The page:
King's Lynn, known until 1537 as Bishop's Lynn and colloquially as Lynn, is a port and market town in Norfolk, England, north of London, north-east of Peterborough, north-north-east of Cambridge and west of Norwich. The population is 42,800. History Toponymy The etymology of King's Lynn is uncertain. The name ''Lynn'' may signify a body of water near the town – the Welsh word means a lake; but the name is plausibly of Old English, Anglo-Saxon origin, from ''lean'' meaning a Tenure (law), tenure in fee or farm. As the 1085 Domesday Book mentions saltings at Lena (Lynn), an area of partitioned pools may have existed there at the time. The presence of salt, which was relatively rare and expensive in the early Medieval period, may have added to the interest of Herbert de Losinga and other prominent Normans in the modest parish. The town was named ''Len Episcopi'' (Bishop's Lynn) while under the temporal and spiritual jurisdiction of the Bishop of Norwich; but in the reign of H ...
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Theater
Theatre or theater is a collaborative form of performing art The performing arts are arts such as music, dance, and drama which are performed for an audience. It is different from visual arts The visual arts are art forms such as painting Painting is the practice of applying paint Paint is ... that uses live performers, usually actors or actresses, to present the experience of a real or imagined event before a live audience in a specific place, often a stage. The performers may communicate this experience to the audience through combinations of gesture A gesture is a form of non-verbal communication Nonverbal communication (NVC) is the transmission of messages or signals through a nonverbal platform such as eye contact, facial expressions, gestures, Posture (psychology), posture, and body ..., speech, song, music Music is the of arranging s in time through the of melody, harmony, rhythm, and timbre. It is one of the aspects of all human so ...
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Wrestling
Wrestling is a combat sport A combat sport, or fighting sport, is a competitive contact sport that usually involves one-on-one combat. In many combat sports, a contestant wins by scoring more points than the opponent or by disabling the opponent. Combat sports share a long p ... involving grappling Grappling, in hand-to-hand combat Hand-to-hand combat (sometimes abbreviated as HTH or H2H) is a physical confrontation between two or more persons at short range (grappling Grappling, in hand-to-hand combat Hand-to-hand combat (some ...-type techniques such as clinch fighting Clinch fighting is the part of where the combatants are in a , typically using . Clinching the opponent can be used to eliminate the opponent's effective usage of some , , and . The clinch can also be used as a medium to switch from stand-up fig ..., throws and takedowns, joint lock A joint lock is a technique involving manipulation of an opponent's s in such a way that the joints reach ...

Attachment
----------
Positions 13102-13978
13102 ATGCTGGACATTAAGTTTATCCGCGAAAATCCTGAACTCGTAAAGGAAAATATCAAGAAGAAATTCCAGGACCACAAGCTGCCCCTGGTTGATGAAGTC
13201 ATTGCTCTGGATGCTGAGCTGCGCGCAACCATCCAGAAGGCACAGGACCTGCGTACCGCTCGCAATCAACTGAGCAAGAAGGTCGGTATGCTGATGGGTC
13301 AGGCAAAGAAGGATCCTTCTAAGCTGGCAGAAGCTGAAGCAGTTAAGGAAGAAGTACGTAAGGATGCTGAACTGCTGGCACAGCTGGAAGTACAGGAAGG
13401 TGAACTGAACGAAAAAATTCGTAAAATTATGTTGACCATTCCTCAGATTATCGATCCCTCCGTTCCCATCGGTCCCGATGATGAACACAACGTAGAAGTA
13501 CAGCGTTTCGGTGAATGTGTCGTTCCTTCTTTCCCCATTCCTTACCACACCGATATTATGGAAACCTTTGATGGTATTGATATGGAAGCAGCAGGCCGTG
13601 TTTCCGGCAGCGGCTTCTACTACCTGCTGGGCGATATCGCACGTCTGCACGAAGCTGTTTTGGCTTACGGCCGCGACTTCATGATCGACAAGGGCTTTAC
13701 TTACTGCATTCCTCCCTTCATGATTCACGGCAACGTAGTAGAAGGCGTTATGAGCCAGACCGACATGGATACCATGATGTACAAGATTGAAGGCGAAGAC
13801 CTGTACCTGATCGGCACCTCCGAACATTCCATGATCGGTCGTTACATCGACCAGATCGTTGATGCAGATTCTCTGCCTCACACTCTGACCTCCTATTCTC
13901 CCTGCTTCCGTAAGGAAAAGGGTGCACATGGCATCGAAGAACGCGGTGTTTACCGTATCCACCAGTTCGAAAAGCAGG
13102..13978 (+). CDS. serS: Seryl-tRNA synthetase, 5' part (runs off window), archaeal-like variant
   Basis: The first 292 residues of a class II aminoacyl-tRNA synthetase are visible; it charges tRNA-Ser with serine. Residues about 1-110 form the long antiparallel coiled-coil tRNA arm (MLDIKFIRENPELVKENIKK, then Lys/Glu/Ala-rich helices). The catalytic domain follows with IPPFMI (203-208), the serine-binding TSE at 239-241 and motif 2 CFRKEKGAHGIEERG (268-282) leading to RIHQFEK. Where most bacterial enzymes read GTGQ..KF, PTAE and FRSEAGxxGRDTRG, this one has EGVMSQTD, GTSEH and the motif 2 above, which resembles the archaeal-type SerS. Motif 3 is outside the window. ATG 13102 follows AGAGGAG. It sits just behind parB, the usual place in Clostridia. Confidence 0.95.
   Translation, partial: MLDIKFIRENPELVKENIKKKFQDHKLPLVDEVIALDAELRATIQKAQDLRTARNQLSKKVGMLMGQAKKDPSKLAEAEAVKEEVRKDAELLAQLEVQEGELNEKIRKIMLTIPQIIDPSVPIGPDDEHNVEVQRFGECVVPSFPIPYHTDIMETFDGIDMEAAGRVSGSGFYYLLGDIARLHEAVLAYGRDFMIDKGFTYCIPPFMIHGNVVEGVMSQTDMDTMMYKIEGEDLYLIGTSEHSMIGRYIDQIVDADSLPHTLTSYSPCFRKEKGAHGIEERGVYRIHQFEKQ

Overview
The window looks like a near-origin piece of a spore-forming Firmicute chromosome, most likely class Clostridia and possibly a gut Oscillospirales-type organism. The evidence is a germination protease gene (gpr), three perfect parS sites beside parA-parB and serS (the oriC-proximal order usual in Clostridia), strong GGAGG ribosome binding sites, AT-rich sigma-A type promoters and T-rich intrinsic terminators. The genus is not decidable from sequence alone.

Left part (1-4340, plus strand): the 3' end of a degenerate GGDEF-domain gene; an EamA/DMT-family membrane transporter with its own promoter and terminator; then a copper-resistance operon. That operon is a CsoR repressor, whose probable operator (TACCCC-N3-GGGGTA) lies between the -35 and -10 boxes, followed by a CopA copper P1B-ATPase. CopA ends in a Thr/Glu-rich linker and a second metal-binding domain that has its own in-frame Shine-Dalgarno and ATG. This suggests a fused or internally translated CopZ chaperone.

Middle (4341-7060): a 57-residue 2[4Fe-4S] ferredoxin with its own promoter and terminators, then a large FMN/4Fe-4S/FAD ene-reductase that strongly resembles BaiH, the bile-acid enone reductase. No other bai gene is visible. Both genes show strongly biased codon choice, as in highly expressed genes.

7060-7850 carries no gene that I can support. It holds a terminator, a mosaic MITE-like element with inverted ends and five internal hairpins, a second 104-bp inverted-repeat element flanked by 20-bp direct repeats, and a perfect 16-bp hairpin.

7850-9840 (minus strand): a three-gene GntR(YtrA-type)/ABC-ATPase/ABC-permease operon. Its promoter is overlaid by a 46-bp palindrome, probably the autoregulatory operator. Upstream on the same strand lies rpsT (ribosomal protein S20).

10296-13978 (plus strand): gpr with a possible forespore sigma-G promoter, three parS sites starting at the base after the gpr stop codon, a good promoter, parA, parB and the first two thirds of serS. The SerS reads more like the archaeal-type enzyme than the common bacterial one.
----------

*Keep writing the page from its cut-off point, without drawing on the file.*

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Tent Boxing
Tent boxing is an amusement previously seen at agricultural shows throughout Australia. History Starting in the late 19th century, boxing troupes of professional fighters would travel the mining towns and outback of the country, following fairs and carnivals, putting up big top tents and taking on all-comers for cash in the ring. Among the more famous of tent boxing troupes, are the ones created by Roy Bell and Jimmy Sharman. Fred Brophy, who owns the Cracow Hotel in Cracow, Queensland, is believed to be one of the world's last boxing tent showmen. Brophy continues to travel with his troupe across Queensland each year. For his years of touring with his tent boxing show, Brophy was awarded the Medal of the Order of Australia in 2011 for his role in raising money for charity and for services to the entertainment industry.Wilson, Karyn; Harris, JuliFred Brophy, boxing tent legend, awarded OAM ABC Western Queensland, 28 January 2011. Retrieved 8 February 2018. A dangerous sp ...
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Wax Works
A wax museum or waxworks usually consists of a collection of wax sculptures representing famous people from history and contemporary personalities exhibited in lifelike poses, wearing real clothes. Some wax museums have a special section dubbed the "Chamber of Horrors (Madame Tussauds), Chamber of Horrors", in which the more grisly exhibits are displayed. Some collections are more specialized, as, for example, collections of wax medical models once used for training medical professionals. Many museums or displays in historical houses that are not wax museums as such use wax figures as part of their displays. The origin of wax museums goes back to the early 18th century at least, and wax funeral effigies of royalty and some other figures exhibited by their tombs had essentially been tourist attractions well before that. History before 1800 The making of life-size wax figures wearing real clothes grew out of the funeral practices of European royalty. In the Middle Ages it was the ...